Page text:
In consultation with the Congolese authorities, Belgium is prepared to investigate the return of all goods and works of art from the colonial period, which are now in possession of federal institutions. That is what State Secretary for Science Policy Thomas Dermine (PS) said on the first day of his visit to Congo. Among other things, he visited the new national museum in the Congolese capital.
At the beginning of July, Dermine presented an innovative approach to the return of looted Congolese art. It is currently still in the study phase, which should clarify the origin of the objects and art, whether stolen or not. Potentially, it involves thousands of pieces that will return in the coming years.
There is already an agreement on this framework within Vivaldi, but it still has to be translated into a bill. It may be approved before the end of this year. Dermine says that his country is far ahead of other western countries with a colonial past, such as France and the United Kingdom.
At this time, Dermine does not exclude any returns of items now in possession of any of the Federal Institutions. This primarily concerns the AfricaMuseum in Tervuren, but also the Museum of Natural Sciences in Brussels.
The Congolese authorities have been told that a refund will be made in consultation and without haste. A Belgian-Congolese commission will be established for this purpose. The Belgian approach consists in that the Congolese government already becomes the legal owner of the stolen items, but that these items remain in Belgium until the Congolese consider that the necessary conditions have been met to give the works a place. That is why scientific cooperation is being strengthened to ensure that the necessary know-how is also present in Congo in the long term.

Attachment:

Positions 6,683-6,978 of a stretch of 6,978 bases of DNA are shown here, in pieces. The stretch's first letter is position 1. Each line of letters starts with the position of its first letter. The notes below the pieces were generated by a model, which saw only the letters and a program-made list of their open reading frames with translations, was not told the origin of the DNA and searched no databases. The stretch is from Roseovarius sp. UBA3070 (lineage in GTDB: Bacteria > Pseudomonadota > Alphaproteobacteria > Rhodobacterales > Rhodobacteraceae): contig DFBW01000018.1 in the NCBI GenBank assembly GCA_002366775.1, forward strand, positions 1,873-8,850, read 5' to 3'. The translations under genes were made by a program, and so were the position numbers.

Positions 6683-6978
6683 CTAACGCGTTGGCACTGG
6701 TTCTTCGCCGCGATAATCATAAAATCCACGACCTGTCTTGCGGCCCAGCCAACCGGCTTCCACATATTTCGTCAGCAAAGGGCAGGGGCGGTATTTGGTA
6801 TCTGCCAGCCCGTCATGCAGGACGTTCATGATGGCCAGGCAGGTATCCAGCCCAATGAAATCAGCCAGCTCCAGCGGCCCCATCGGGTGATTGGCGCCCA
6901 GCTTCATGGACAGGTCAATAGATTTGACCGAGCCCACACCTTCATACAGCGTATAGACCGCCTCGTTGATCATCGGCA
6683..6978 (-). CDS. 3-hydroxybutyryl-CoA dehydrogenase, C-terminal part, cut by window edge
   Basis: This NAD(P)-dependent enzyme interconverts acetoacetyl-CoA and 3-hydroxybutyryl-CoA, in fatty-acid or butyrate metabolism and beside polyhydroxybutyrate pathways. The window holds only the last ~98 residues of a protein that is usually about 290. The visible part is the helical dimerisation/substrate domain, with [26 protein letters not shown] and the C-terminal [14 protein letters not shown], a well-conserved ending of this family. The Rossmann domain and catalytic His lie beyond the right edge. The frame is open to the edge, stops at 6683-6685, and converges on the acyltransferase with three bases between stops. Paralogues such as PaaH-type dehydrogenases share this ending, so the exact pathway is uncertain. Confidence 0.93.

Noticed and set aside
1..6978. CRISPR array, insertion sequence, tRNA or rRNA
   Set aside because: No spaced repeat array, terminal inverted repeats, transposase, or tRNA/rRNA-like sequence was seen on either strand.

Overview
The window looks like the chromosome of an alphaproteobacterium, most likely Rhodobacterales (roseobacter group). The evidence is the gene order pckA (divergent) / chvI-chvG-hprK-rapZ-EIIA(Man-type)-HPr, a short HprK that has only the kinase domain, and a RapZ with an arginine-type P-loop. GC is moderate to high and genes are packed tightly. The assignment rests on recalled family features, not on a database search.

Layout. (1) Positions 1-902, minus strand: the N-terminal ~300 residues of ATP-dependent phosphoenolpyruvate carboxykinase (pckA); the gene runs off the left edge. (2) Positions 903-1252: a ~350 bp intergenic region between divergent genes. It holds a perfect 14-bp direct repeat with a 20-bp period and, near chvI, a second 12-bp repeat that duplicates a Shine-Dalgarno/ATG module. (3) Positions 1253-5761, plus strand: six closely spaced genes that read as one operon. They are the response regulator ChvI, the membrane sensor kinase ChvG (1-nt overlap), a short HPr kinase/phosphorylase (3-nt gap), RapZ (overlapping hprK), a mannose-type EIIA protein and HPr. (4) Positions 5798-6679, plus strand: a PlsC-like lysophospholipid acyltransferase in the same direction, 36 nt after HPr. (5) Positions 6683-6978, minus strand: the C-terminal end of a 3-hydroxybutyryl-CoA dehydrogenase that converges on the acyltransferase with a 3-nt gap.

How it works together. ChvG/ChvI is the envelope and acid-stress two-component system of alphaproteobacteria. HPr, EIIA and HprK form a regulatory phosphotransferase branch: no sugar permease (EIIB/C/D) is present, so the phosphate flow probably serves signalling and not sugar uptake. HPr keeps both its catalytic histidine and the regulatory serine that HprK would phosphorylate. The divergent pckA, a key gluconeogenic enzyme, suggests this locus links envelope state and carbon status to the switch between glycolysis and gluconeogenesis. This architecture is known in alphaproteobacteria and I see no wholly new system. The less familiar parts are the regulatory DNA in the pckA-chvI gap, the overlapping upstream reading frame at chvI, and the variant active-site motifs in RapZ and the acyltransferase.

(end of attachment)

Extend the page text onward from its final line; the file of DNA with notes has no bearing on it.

The AfricaMuseum’s collection includes more than 130,000 pieces, 85 percent of which come from Congo. The vast majority are objects from everyday life. According to the museum, 1 percent of that came from looting, and 58 percent got their hands on it legitimately. The study continues to the rest of the objects. AfricaMuseum director Guido Gryseels estimated the cost of this study over the next four years at 2.5 million euros.
After the bill has been approved, talks will start with the Congolese authorities. Who the interlocutors will be and under which modalities still need to be discussed. Tonight, Dermine already took part in a round table on the subject, which also included the Congolese Minister of Culture.